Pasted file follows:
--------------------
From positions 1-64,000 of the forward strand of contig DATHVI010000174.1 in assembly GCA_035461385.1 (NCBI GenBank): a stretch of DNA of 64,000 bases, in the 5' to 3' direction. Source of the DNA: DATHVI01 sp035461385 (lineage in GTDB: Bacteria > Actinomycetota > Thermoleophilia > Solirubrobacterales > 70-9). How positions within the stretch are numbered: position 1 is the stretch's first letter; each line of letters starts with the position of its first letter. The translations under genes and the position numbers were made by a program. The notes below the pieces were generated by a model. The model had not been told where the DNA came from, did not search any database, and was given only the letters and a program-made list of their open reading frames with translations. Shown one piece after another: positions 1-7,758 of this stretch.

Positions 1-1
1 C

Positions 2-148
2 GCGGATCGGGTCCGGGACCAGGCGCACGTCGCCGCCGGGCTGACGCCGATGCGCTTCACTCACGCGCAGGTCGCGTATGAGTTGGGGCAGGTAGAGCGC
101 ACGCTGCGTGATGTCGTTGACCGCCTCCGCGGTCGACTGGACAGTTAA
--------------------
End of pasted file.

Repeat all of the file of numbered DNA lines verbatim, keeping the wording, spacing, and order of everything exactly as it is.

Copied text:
From positions 1-64,000 of the forward strand of contig DATHVI010000174.1 in assembly GCA_035461385.1 (NCBI GenBank): a stretch of DNA of 64,000 bases, in the 5' to 3' direction. Source of the DNA: DATHVI01 sp035461385 (lineage in GTDB: Bacteria > Actinomycetota > Thermoleophilia > Solirubrobacterales > 70-9). How positions within the stretch are numbered: position 1 is the stretch's first letter; each line of letters starts with the position of its first letter. The translations under genes and the position numbers were made by a program. The notes below the pieces were generated by a model. The model had not been told where the DNA came from, did not search any database, and was given only the letters and a program-made list of their open reading frames with translations. Shown one piece after another: positions 1-7,758 of this stretch.

Positions 1-1
1 C

Positions 2-148
2 GCGGATCGGGTCCGGGACCAGGCGCACGTCGCCGCCGGGCTGACGCCGATGCGCTTCACTCACGCGCAGGTCGCGTATGAGTTGGGGCAGGTAGAGCGC
101 ACGCTGCGTGATGTCGTTGACCGCCTCCGCGGTCGACTGGACAGTTAA